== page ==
The Hon. Sir LYELL McEWIN (Chief Secretary) I move:
That this Bill be now read a second time. For some time it has been the practice of cattle-owners to attach permanent ear-tags to their cattle instead of branding them. Under the Brands Act, however, it is illegal to punch a hole in the ear of cattle for the insertion of a tag; ear-tags are permitted only in the case of sheep. The purpose of the Bill is to legalize the practice of attaching ear tags to cattle. It is considered desirable to encourage this practice because it saves unnecessary damage to hides from branding and permits easy identification of offspring of artificial insemination in the bull-proving programmes conducted by the Artificial Breeding Board.
Clause 4 accordingly inserts in the Principal Act a new section 21a which expressly permits an owner of a registered brand or stud stock brand to attach an ear-tag to his cattle. Subsection (2) of the new section limits the matters which may be specified of ear-tags to recognized brands and numerals to identify particular stock. The other sub sections provide that, in making a hole for the insertion of an ear-tag, the owner shall not interfere with an existing earmark or tattoo and that the owner will not be making an earmark that is unlawful by virtue of other provisions of the Act unless the hole is unnecessarily large.
Clauses 5, 6 and 8 are consequential amendments in order that the penal provision- of the Act relating to earmarks will not apply to an owner when inserting an ear-tag. Clause 9 permits the use of a special brand to identify cattle that have been artificially inseminated by the Artificial Breeding Board or independently (by the owners) or that are the progeny cattle that have been artificially inseminated.
The Hon. G. O’H. GILES secured the adjournment of the debate.
863 [SEPTEMBER 26, 1961.] BRANDS ACT AMENDMENT BILL.
The Hon. Sir LYELL McEWIN (Chief Secretary):
That this Bill be now read a second time.
The object of this Bill is to prohibit the placing or application of unscourable substances. |on the wool of sheep. The reason for the proposed prohibition is that manufacturers have complained that Australian wools have sometimes been found to contain tar, enamel paint and other unscourable substances and the special treatment necessary to get rid of those substances from wool increases the cost of manufacture considerably, and consequently adversely affects the price the primary producer can expect to receive.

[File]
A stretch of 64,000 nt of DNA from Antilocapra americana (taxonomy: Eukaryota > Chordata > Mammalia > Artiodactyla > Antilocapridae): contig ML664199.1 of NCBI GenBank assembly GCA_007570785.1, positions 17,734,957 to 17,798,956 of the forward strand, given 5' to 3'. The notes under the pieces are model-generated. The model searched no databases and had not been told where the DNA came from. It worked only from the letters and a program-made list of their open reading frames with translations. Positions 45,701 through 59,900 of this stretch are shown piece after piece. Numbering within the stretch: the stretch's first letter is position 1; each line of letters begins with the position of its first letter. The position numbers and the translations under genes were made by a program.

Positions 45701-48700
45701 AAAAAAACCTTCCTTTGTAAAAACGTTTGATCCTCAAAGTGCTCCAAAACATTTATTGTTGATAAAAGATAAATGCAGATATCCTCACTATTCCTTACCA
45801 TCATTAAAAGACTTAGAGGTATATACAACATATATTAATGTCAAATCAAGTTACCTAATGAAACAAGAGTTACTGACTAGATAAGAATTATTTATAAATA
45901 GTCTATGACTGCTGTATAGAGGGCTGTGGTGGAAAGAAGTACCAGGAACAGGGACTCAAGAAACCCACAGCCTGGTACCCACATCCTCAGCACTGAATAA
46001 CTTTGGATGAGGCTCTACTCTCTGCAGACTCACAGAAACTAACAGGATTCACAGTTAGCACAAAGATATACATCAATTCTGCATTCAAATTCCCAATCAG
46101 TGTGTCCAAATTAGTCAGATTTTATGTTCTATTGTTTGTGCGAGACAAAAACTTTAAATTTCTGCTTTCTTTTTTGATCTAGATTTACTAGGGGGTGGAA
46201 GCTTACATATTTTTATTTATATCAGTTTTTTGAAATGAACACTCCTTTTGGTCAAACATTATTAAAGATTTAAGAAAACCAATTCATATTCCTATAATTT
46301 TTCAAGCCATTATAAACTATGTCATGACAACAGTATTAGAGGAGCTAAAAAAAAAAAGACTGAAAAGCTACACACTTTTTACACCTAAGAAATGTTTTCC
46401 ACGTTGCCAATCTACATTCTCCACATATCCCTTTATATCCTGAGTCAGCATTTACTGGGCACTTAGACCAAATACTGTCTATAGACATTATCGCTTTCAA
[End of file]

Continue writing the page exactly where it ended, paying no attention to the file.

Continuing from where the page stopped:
In order to meet this problem section 28 of the Brands Act was amended in 1955 so as to read as follows:
A paint brand shall be made with a substance prescribed by regulation and shall be of a colour prescribed by regulation.
Pursuant to this amendment regulations were promulgated to ensure that only scourable branding fluids would be used for registered paint brands, and (as black substances could be mistaken for tar), that the colour black should not be used for any paint brand. However, this does not prevent the use of black or unscourable substances for purposes other than branding, for instance, placing unregistered marks on sheep or tar on wounds. Fortunately such acts do not occur frequently but when they do occur the whole industry in South Australia is affected and the Government feels that the only effective means of protecting the industry in this State is to prescribe a penalty for such acts.
Accordingly, clause 3 amends section 70 of the principal Act by inserting therein a new paragraph under which it will be an offence to place or apply on any sheep or on the fleece or skin of a sheep, whether for the purpose of branding or otherwise, any tar, paint or other substance that is black in colour or any substance whatsoever, other than raddle, grease crayon or a substance prescribed as a scourable substance or as one with which a paint brand may be made. The maximum penalty for the offence will be £25 or three months imprisonment. The objects of the Bill are obvious to honourable members who are interested in the wool industry. There are now alternatives to the old black brands, including tar. It is a matter of presenting our wool in the most saleable form.
The Hon. A. J. SHARD secured the adjournment of the debate.